“When we started on the project, there were bits of the trail that had completely disappeared,” said Sam Blyth, founder of the Bhutan Canada Foundation, which has spearheaded the project in a unique public/private partnership with the Royal Government of Bhutan and Tourism Council of Bhutan. In the eastern half of the country, the main language is Sharchop, which is an oral language. This meant there was no written record of where the trail was. “We had to hold town hall meetings with the elders who had walked the trail as children to actually find out where it was,” said Blyth.
At an inauguration dinner in Thimphu, Blyth said that health and wellness, education and community engagement are just as important to the TBT as visitor numbers. All profits will go back into further development of the trail and increasing economic opportunities within the communities that it runs through.
At each point where the trail intersected with tarmac, it felt like a crossroads between ancient and modern Bhutan. Close to roads, we found small communities cradled in the lap of nature. Chillies – Bhutan’s cash crop and a ubiquitous staple of the local cuisine – hung from wooden shop shutters. Brightly painted tigers, dragons, snow lions and garudas (mythical bird-men) – symbols of discipline, generosity, purity and fearlessness – leapt from the walls of local houses. There was a thrill to passing through communities who would have seen so few tourists, but I was also relieved to find most locals indifferent to our presence. Welcoming, yes, but there was none of the hoopla common in over-touristed corners of the world.
Accessible to all?
If you were to walk the Trans Bhutan Trail from one end to the other, it would take 36 days and cost almost US$ 20,000. It’s undoubtedly the ultimate slow-travel adventure and bucket-list trek – but one only the super-rich will be able to tackle in its entirety. Yet the way the trail is broken into sections and crisscrossed by roads means that visitors can pick and choose which sections they’d like to hike for smaller, more accessible point-to-point adventures. As an extra incentive, trekkers receive a TBT ‘passport’ that will be stamped for each section of the trail completed.
Traveling by road between trail markers afforded a different view of the country, too. One of vertiginous switchbacks curling around mountains and chillies drying on rooftops, of prayer wheels that chime day and night thanks to hydro-power from Himalayan waterfalls, and mini stupas cupped inside mountain rock crevices so the dead can be lifted up by the energy of high winds.
One night, I had the opportunity to stay in one of Bhutan’s uniformly beautiful traditional houses in a village squared by rice paddies and connected by a rope bridge to Punakha Dzong – one of the four fortresses linking the TBT like a string of pearls. Trekkers have several accommodation categories to choose from on the TBT, including five-star rural lodges and pop-up camps, but basic homestays in traditional houses are being developed as a core component of the trail experience so that the local communities can make money from it. My host, Dawa Zam, said she believes the new path will bring many benefits.
“Just by passing by, you might eat something or buy something. I think the Trans Bhutan Trail will definitely help the local villages,” she told us over a meal of buttery fried turnip leaves with dried beef and village-harvested dandin dshering rice, as we sat cross-legged on floor rugs.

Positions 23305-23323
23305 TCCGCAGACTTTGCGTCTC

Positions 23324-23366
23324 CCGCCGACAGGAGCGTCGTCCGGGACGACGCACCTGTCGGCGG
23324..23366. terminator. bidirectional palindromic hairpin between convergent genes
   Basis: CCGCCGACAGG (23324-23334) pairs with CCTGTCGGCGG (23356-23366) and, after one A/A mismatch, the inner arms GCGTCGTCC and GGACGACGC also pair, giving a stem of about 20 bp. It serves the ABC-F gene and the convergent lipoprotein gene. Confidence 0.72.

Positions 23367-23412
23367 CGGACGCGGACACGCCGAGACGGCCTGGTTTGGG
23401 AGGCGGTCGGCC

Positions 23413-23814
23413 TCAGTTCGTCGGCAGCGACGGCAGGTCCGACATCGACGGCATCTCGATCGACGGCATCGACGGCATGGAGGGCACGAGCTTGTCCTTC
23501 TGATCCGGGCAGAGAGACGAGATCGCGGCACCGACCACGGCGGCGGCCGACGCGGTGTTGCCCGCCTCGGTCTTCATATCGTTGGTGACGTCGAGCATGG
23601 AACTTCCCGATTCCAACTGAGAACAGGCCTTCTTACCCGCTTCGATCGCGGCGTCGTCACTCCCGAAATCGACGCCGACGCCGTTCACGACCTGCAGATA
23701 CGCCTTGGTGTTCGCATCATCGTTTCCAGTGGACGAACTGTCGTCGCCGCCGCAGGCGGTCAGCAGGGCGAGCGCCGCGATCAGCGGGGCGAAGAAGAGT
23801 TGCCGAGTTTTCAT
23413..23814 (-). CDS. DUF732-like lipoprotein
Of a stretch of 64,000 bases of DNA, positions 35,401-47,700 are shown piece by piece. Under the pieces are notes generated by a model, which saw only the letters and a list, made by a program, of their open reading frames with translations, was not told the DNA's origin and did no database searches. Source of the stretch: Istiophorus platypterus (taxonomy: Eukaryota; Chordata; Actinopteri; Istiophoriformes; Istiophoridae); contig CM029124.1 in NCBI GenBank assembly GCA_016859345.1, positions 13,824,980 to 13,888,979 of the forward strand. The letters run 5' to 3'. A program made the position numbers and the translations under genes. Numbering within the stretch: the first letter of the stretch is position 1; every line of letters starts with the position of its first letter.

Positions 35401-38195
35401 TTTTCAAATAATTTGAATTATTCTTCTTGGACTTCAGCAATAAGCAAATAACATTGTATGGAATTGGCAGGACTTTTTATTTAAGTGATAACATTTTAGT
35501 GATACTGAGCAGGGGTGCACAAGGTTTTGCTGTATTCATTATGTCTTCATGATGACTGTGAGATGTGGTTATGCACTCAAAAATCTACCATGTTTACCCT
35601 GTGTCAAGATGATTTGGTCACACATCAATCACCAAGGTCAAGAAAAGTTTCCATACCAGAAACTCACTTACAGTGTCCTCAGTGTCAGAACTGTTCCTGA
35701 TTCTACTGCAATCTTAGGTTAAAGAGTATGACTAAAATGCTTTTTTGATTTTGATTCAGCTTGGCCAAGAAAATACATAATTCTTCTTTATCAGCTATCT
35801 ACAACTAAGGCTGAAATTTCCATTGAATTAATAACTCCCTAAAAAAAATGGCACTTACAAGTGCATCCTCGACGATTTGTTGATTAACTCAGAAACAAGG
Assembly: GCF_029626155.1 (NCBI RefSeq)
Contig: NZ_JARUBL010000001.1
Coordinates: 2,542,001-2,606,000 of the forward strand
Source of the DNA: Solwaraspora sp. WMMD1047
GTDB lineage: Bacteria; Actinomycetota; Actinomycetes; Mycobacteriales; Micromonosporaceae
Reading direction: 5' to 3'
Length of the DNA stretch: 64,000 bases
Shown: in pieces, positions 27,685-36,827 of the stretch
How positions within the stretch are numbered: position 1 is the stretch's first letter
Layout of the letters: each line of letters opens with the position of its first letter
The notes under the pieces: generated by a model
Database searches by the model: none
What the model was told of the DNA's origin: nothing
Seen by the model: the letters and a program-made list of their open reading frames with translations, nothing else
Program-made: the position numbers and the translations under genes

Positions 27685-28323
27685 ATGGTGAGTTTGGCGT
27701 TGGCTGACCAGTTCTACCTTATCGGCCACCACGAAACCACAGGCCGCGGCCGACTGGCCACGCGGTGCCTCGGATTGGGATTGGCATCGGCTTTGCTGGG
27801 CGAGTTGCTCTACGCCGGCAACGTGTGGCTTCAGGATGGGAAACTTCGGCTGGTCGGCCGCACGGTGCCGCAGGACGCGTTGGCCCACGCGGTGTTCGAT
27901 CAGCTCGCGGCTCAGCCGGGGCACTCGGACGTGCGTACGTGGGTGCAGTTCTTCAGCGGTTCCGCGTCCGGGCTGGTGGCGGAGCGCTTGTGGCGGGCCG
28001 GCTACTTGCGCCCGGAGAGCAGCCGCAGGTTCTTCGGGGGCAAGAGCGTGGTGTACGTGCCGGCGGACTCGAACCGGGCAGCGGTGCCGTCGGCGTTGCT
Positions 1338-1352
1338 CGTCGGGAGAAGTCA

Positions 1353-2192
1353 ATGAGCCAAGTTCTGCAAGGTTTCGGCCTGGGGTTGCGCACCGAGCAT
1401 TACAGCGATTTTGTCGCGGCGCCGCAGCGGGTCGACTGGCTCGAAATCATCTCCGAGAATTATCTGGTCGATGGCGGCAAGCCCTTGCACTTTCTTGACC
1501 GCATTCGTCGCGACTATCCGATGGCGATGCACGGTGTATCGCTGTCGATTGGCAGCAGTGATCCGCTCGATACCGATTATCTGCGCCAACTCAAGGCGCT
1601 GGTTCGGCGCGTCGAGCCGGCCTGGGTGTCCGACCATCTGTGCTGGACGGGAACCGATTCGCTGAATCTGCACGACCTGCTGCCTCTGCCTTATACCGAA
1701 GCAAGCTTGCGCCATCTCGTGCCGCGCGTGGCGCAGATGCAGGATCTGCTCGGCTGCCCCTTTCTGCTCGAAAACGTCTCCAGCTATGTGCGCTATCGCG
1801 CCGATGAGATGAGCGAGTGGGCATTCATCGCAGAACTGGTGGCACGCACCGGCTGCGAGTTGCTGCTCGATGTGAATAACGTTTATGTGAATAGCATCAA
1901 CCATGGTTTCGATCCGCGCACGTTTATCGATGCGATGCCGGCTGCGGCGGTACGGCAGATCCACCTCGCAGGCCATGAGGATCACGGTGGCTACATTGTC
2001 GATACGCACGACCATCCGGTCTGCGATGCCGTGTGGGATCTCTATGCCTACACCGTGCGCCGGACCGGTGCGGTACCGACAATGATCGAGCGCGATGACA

Trekking into tiger country
After the homestay, we crossed into central Bhutan’s Wangdue region, whose name translates as ‘place of power.’ We descended past another TBT trail post with a QR code that provided more information about the flora and fauna of this trail section. To our surprise, it wasn’t long before the path opened up into an entirely different landscape of alpine meadowland rippling with playful rivers, stepping stones and log bridges. The earth beneath our feet had a sweet, potent smell like honey.
“In another couple of months, this valley will be full of yak,” said Karma, as we brushed through patches of Alpine primulas and artemisia, a medicinal plant used as an antiseptic, against a backdrop of boarded-up shelters used by yak herders. We stopped suddenly to observe a magnificent common hoopoe bird with a rust-colored head fan, preening itself on a branch.
The tantalizing anticipation of wildlife hiding just out of view was one of the many joys of the trail. One night, we went to bed joking about the bears that might snatch us in our sleep: the Himalayan Black bear and the Sloth bear both call these mountains home. On another hike, we saw claw marks down a tree. As well as over 600 bird species, the country is home to endangered animals such as snow leopards, red pandas and, particularly in this area, a growing population of Royal Bengal tigers. The latter have been pushed into Bhutan’s borders as poaching and logging encroaches on their habitats in neighboring India and China.
After around 10km through the alpine meadow, we reached Rukubji, a hushed thicket of wooden houses that have been handed down from generation to generation and are still only reachable by farm track or on foot. Centuries of relative isolation have preserved one of Bhutan’s oldest languages here, but today there are as few as 1000 people who speak it.
Between cabbage patches and chili beds, we met Wangmo, the grandmother of Namgay Rinchen, one of our guides. Almost toothless and dressed in a simple, ankle-length red khira with a single strand of wooden beads around her neck, Wangmo told us she remembered walking the trail as a child to visit Rukubji’s neighboring village. It’s been more than 60 years since the trail has been in good enough shape for her to make that trip.
Aware of so many disconnected people like this in Bhutan’s more remote villages, the creators of the TBT are hopeful that the trail will help revive rural social structures, stymie urban migration and keep local communities intact. And would Wangmo walk the trail again, even at 85? The gleam in her eyes said it all: “I would love to.”
Lorna Parkes’ trip to Bhutan was organized by the non-profit Trans Bhutan Trail.